29 June 2023

29 June 2023 - The Cranberries - Zombie

On the 20th of March in 1993, the second of two bomb attacks happened in Warrington, Cheshire, England.  The Irish Republican Army, a group who was trying to pressure the UK into pulling out of Northern Ireland, claimed responsibilty for the attack, which killed Johnathan Ball, aged 3, and Tim Parry, aged 12.

Why am I opening this post like this?   

Because "Zombie" was written in response to that attack,   

You see, Irish band The Cranberries were on a tour bus near the explosion. so it really hit home for Dolores O'Riordan.  She wrote this song very quickly and the band immediately started performing it live, also adding it to their second album.  In fact, here they are, performing the song in January 1994, a full nine months before the song was on any album.

While all this was going on, the band's first album was blowing up (figuratively) and they were becoming the band of the moment, with videos in heavy rotation on MTV and hits on the pop charts - so their second album was hotly anticipated.  When it was released, it became a smash hit, topping charts worldwide and bringing the band's second album, No Need To Argue, with it.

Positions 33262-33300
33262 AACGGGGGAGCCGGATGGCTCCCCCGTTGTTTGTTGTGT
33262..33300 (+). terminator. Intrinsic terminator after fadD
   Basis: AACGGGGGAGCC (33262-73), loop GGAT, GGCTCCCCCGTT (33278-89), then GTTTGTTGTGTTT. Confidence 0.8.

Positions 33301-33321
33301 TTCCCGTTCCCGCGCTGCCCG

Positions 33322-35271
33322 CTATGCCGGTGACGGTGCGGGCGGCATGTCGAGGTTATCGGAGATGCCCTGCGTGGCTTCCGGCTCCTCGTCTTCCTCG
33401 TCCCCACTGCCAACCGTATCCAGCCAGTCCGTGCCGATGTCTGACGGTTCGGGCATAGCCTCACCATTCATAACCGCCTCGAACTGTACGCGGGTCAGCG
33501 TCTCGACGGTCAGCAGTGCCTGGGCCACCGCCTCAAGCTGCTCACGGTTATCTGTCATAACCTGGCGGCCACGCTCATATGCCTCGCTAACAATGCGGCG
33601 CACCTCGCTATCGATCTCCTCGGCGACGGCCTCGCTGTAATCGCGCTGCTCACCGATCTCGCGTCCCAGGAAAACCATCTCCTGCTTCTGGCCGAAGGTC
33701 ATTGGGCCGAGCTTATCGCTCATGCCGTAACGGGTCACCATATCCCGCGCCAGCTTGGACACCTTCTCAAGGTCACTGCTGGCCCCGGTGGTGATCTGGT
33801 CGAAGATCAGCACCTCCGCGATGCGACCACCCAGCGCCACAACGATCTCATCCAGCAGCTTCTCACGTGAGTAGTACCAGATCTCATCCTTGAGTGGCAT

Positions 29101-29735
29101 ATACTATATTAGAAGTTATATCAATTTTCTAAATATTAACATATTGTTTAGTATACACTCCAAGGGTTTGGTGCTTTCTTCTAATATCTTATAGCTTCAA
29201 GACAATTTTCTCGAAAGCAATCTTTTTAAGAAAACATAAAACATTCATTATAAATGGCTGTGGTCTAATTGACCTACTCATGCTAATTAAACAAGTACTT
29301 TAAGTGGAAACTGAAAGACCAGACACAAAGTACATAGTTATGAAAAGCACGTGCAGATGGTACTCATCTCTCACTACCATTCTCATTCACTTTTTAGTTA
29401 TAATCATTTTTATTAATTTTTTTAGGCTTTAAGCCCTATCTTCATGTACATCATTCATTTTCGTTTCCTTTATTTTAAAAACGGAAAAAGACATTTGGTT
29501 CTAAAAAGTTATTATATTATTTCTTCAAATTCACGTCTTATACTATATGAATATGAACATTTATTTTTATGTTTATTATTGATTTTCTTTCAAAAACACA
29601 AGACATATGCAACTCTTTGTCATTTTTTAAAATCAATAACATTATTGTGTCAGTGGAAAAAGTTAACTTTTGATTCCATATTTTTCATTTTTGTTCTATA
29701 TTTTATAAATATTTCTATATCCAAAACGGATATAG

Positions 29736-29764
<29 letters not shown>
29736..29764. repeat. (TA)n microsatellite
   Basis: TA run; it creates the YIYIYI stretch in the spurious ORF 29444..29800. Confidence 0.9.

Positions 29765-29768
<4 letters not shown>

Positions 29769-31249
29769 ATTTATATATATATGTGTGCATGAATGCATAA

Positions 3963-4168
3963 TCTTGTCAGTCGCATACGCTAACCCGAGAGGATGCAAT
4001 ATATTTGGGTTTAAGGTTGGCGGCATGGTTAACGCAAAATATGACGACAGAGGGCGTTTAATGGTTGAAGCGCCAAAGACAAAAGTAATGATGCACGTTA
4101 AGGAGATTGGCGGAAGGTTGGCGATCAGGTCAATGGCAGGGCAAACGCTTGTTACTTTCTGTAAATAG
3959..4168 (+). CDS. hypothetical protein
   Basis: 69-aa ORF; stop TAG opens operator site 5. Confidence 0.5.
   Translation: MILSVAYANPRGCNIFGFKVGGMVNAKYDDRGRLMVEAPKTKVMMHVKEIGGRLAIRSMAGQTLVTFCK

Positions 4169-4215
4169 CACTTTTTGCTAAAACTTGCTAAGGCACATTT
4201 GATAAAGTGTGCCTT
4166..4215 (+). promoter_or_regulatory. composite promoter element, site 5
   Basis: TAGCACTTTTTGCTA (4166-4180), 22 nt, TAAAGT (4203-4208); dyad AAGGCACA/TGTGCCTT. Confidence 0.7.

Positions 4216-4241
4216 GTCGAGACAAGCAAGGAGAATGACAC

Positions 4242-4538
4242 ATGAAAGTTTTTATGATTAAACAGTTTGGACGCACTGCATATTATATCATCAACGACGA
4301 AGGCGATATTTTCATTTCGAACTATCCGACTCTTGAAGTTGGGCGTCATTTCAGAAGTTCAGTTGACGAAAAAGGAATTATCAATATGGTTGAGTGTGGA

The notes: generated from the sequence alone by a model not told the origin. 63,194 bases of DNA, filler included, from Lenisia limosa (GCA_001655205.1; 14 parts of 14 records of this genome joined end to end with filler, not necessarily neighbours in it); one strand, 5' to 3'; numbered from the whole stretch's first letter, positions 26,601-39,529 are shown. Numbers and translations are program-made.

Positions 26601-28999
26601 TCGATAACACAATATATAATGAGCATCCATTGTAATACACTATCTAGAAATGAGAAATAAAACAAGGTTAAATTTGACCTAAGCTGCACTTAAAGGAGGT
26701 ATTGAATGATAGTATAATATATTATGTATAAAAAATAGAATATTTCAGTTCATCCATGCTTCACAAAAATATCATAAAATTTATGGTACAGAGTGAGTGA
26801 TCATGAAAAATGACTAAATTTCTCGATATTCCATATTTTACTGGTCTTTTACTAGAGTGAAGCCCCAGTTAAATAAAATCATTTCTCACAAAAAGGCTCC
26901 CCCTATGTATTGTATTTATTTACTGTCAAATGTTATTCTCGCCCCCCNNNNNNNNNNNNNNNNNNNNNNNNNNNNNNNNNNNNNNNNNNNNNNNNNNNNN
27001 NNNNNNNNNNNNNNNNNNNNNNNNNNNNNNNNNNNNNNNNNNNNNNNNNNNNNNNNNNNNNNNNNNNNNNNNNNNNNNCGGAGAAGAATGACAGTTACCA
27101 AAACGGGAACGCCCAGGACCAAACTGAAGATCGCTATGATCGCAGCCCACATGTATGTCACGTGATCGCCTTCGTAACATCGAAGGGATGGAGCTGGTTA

The song, a grungy departure from the band's style, was loaded with political overtones that were largely lost on the US audience.  They were NOT lost on the UK audience, and the band was heavily criticized by some for them in the press.  Who did NOT criticize the band were the families of Johnathan Ball and Tim Parry, who thanked the band for their song and for its magesty and real lyrics.  

The Cranberries are no more, ending with the 2018 death of Dolores O'Riordan, but she didn't lose a bit of passion right up until the moment she died (which was during a recording session).  Here's the band in 2016, more than 20 years after the song was written, performing the song with equal passion as the day it was first performed.

No comments:

Post a Comment